By Dan Sullivan

Full disclosure: An issue of this publication (CS 70, to be precise [Ed. note: not cleared for use]) appears laid atop the desk of Glen Topher (Louis C.K.), the creatively blocked but nevertheless richer-than-God television writer/producer whose daughter China (Chloë Grace Moretz, surely a career-best turn) moves into his opulent penthouse in C.K.’s third feature, his first since 2001’s epochal Pootie Tang. I Love You, Daddy is a richly untidy work whose relentless insistence on “going there” exhilaratingly approaches the crux of what it is to be an American—specifically an American white man—in the age of Trump, with plenty of pangs of moral shame and embarrassed laughs to go around.

Glen realizes much too late that his parenting style—blank-check submissiveness to the mildly decadent whims of the 17-year-old girl who has it all—is helping to cultivate a woman adrift, flying off to Florida in his private jet whenever she feels like it and planning to take a gap year between her impending graduation and college just because. At the same time, Glen can’t for the life of him script his new, passionless television series about nurses, frequently sending his beleaguered production manager (an excellent Edie Falco) flying off the handle as their airdate creeps closer. A budding romance with a pregnant movie star (Rose Byrne) seems to promise a shred of interpersonal reprieve but also brings him and China into contact with his hero, iconic filmmaker Leslie Goodwin (John Malkovich, brilliant as a Woody Allen/Roman Polanski amalgam cruising Barneys in a sarong) whose career of apparently towering cinematic achievements has long been beset by rumors of his carnal preference for very young girls. China is soon spending all of her time in the notorious perv’s company, and Glen’s all-consuming paranoia about what the two may or may not be doing with/to one another threatens to further crack the already thin existential ice upon which he’s been walking for some time.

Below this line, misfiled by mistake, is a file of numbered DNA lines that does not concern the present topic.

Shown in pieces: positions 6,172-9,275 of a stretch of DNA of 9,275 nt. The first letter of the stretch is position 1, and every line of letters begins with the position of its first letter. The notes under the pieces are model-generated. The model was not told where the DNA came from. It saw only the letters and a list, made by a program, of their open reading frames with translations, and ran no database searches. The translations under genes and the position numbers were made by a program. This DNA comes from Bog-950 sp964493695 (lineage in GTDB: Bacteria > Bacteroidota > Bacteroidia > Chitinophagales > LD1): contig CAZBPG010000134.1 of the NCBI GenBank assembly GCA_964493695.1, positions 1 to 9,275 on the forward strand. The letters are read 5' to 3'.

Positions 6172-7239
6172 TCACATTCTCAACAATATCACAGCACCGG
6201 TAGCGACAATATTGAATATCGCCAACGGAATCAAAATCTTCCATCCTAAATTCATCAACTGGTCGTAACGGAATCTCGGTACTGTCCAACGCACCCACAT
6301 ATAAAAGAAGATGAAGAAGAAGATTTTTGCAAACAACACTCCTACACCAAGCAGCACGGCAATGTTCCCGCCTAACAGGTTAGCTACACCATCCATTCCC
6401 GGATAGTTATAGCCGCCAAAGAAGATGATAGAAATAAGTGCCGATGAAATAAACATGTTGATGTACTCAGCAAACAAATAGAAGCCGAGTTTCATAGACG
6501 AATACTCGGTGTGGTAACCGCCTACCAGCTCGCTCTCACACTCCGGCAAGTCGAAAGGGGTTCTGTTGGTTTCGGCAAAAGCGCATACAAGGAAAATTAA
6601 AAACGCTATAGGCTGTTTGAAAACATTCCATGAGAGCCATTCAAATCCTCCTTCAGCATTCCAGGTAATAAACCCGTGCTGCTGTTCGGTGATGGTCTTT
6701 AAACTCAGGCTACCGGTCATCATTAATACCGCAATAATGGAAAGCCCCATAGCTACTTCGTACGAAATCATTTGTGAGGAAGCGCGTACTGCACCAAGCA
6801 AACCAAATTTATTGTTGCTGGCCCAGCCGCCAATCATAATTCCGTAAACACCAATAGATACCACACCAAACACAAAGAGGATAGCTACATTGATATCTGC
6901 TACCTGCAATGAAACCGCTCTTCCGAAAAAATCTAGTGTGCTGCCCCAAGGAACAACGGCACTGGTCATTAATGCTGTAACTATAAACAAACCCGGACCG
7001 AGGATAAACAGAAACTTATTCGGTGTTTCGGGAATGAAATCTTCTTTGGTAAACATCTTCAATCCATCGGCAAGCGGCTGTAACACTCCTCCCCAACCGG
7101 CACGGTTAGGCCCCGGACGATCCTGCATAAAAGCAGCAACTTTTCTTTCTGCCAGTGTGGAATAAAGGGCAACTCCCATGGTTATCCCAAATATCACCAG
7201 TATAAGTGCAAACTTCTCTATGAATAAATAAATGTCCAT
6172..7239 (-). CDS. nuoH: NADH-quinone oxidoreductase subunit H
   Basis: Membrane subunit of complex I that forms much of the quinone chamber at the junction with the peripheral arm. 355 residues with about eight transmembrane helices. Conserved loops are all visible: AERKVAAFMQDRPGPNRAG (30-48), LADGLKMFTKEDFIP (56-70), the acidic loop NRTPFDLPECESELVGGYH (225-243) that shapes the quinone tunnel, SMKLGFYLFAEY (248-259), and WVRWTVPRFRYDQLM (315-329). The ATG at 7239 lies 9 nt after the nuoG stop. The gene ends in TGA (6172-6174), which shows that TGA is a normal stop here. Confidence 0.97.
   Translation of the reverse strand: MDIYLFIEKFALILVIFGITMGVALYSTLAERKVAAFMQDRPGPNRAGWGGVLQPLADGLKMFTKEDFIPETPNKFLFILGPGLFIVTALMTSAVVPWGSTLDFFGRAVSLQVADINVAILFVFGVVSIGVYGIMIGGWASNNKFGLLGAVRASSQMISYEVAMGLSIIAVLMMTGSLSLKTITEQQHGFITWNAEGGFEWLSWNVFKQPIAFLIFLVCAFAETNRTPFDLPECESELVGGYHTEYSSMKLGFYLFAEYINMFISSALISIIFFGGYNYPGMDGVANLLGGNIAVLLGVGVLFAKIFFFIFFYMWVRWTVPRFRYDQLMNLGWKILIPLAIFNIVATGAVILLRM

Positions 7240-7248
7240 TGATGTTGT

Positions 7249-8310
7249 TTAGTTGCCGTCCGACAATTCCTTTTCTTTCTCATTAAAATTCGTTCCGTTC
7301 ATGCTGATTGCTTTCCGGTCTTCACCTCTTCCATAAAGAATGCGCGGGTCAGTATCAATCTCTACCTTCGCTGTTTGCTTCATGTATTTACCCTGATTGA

I Love You, Daddy satisfyingly, nauseatingly delivers on the promise that C.K.’s Louie flashed here and there—namely, that its creator/star had an iconoclastic, profoundly uncomfortable and uncomfortably profound film somewhere within the bounds of his Nietzschean imagination. Its ravishing black and white, shot-on-35mm, deliberately soundstage-y aesthetic shouldn’t so much recall Allen’s yuckiest greatest hit (Manhattan) as darkly conjure the white male ego’s endless system of delusions, never more dangerous than when ineptly put in the service of trying do the right thing. “I’m sorry, women,” Glen offers at one point—an apology that’s excruciatingly funny in context but also impossible, and too little too late in a messy world ruled by privilege and fame and everywhere marked by the damage wrought by dumb men.